This essay is the 2nd part of “The Crazy possibilities of 10 minutes Cab”. If you have not read the past-1, you can read it here: https://www.linkedin.com/pulse/crazy-possibilities-10-minutes-cabs-part-1-suman-kumar-jha/
The Post Pandemic scenario: Pandemic disrupted demand and supply. As the end game of the Pandemic is near, demand is slowly coming back, but there is not enough supply. It is also a problem of demand - I have explained this below. I think the TAM itself will be super low at the actual pricing. That disrupted the flywheel: fewer drivers, longer wait time for riders - a larger first-mile distance for drivers - high uncounted cost. Hence unhappy drivers, more cancellations, and more unhappy riders. This created a negative Flywheel - that companies always try to avoid.
The main flywheel generated a child flywheel, and I can promise companies would like to avoid that. It is a problem of squire root one. Startups have thrown money and fueled the flywheel, in the past. But current market dynamics - IPO, profitability pressure, Longer Cash cycle etc. – are not in favour. Throw money and solve a problem can't be a solution.
The Uncounted cost is not new in the startup world. Startups hide and investor ignores in pursuit of crazy growth: We all are chasing audacious goals and believe, at scale, business optimization and processes refinement will improve economics. And this is true: we have enough proof of that. But India is a difficult market if founders are not careful - things can go south at any point in time. And hence at some point, founders must consider it. The way at scale, price and process optimization can improve the bottom line. Ignorance of the cost component can trouble the bottom line similarly.
First, let’s understand the impact of uncounted costs on Riders, Drivers, and the Company. [This is true for any operational heavy business: Ecommerce, Food Delivery, Grocery Delivery etc.]
Driver’s distance from the Pickup Point = 3 KM
Destination from the Pickup Point = 10KM
ETA (T) = 9 minutes (5 minutes for the first 80% part of the first-mile distance and 4 minutes for the last 20% of the first-Mile distance, let’s call this Last-First-Mile Distance (LFMD).
Actual Travel Duration (N) = 25 minutes
Ride Fair (25 for initial 2KM, 15/KM, and 1per minute) = (25 + 8*15 + 25 = 25+120+25 = 170)
Company’s Commission (30%) = 51 + 9.18 (GST) = 60.18
Actual Amount Paid to the Driver = 170-60.18 = 109.82
Average Milage of Cars run by Drivers = 20
Cost of 1 Lit fuel = 105
Per KM fuel cost = 105/20 = 5.25
For 10KM, fuel cost = 10*5.25 = 52.5
The actual earning = 109.82- 52.5 = 57.23 (In let’s say 35 minutes).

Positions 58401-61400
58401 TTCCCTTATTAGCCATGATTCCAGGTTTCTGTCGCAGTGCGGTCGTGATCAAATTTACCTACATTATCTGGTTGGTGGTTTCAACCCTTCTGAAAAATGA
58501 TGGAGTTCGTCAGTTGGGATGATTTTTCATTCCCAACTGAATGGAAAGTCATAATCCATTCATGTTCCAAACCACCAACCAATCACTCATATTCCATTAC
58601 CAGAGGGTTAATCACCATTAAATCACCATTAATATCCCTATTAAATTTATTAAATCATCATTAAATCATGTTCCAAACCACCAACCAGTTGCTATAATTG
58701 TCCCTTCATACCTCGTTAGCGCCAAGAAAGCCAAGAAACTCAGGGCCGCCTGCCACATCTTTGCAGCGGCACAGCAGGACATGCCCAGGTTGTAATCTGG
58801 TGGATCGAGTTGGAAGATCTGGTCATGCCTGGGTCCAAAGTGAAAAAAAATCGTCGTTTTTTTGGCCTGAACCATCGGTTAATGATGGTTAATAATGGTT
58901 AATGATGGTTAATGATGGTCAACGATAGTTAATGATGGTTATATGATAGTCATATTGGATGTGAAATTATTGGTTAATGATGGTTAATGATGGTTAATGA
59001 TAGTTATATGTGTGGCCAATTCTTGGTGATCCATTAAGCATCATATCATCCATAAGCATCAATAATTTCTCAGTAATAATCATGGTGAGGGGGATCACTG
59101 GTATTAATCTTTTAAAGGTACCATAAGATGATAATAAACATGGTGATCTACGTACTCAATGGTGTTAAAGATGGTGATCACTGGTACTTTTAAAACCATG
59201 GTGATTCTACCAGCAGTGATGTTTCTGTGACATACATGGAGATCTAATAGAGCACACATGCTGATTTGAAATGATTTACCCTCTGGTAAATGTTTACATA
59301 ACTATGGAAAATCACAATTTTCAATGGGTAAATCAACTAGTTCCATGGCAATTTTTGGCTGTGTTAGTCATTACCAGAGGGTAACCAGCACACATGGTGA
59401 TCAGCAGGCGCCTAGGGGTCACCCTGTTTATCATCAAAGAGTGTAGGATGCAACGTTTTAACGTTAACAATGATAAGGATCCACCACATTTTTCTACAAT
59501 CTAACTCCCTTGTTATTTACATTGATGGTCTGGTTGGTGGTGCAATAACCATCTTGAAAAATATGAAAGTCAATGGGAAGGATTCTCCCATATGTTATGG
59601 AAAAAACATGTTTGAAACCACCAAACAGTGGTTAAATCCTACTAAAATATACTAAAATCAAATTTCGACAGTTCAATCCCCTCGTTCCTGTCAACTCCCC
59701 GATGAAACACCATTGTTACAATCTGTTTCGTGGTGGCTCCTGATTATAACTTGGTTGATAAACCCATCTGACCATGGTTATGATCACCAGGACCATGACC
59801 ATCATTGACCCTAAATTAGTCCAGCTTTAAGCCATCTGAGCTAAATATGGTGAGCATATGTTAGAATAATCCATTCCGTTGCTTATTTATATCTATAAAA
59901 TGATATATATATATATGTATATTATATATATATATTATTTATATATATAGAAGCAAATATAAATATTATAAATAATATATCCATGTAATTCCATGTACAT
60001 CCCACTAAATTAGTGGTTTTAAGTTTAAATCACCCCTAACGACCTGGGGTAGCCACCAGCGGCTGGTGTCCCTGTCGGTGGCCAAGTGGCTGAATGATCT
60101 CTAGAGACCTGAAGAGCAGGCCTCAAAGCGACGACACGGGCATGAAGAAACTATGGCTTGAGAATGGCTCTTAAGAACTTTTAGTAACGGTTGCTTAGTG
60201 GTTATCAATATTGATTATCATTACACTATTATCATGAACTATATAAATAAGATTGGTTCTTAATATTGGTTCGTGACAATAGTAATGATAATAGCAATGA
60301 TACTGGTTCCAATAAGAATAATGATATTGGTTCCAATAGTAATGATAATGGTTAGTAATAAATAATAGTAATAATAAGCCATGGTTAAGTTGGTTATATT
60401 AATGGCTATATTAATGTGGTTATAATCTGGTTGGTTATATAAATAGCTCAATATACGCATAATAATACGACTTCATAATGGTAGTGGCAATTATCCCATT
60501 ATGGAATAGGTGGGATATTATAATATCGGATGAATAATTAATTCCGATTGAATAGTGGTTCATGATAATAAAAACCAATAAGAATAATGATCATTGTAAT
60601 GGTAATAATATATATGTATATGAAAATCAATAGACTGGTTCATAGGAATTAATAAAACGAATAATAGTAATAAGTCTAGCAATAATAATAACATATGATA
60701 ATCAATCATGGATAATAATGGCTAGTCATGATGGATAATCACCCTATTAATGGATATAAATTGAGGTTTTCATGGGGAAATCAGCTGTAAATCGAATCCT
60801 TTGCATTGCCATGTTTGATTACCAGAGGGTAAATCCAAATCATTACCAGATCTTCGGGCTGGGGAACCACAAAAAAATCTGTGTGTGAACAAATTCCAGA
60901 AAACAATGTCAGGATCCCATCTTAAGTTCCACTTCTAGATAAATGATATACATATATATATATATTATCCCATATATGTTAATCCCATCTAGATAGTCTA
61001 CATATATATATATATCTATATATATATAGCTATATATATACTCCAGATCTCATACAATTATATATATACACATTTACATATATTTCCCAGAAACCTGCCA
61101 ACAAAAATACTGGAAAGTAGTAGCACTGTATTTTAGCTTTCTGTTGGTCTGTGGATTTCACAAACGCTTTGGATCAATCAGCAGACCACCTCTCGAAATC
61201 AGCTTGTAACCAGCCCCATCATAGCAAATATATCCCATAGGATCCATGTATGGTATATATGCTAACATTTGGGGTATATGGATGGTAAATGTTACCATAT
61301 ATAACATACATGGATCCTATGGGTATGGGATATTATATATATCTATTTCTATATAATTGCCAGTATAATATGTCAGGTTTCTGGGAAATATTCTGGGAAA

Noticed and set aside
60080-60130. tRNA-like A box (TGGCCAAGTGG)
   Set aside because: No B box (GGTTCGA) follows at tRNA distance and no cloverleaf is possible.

The INR~100 per hour and 1000 per day if the drivers work for 10 hours a day. The actual earning per hour is still okay, but that is not the actual earnings. We ignored the First-Mile cost = 3KM.
First-Mile Cost (FMC) = 3*5.25 = 15.75 (This is uncounted cost)
Actual earning (After subtracting First-Mile cost) = 57.23-15.75 = 42.07
The FMC (Uncounted cost) has been ignored by the companies and riders, from day one. This price point is not sustainable for drivers.
The idea behind the math is to highlight the importance of uncounted costs for drivers. The actual numbers can be different.
Cost is something that can’t be removed directly from the system, partially like the First Law of Thermodynamics. The good news is that we can minimize the costs through innovation and efficiency. Sometimes founders make mistakes by incentivizing one side of the user by neglecting the cost component or cutting genuine compensation from another side. For example, do Online Cab operators ever consider drivers' First-Mile delivery?
As the flywheel was disrupted due to the pandemic, the First-Mile cost has increased significantly and hence a surge in Cancellations (Surge in commission by the Cab operators is also one of the reasons). Startups even overcompensate both sides by burning their own money for future profits.
Meanwhile, there is a very nuanced difference between investing and burning. The problem with burning money is that - you can’t certainly promise its future ROI. But when you are investing money in the business, the long term ROI is 100% - giving companies, much necessary, the Right to Win. I also agree at the beginning of the business - everything is alright. Because you need data to measure your hypothesis - if you can't measure, you can't improve.
An example of burning and investing money: Southeast Asia Cab Decacorn Grab - the company has burned $1.782 billion on Customers and Partners' incentives. ($1.065 for customers and $717 million on Partners) in 2022. One billion-dollar customer's incentive to generate a revenue of $675 million. Now the problem with this kind of burning is - that there is no promise of future ROI for the business. It also signals the demand side problem as well. What if this is a manufactured demand?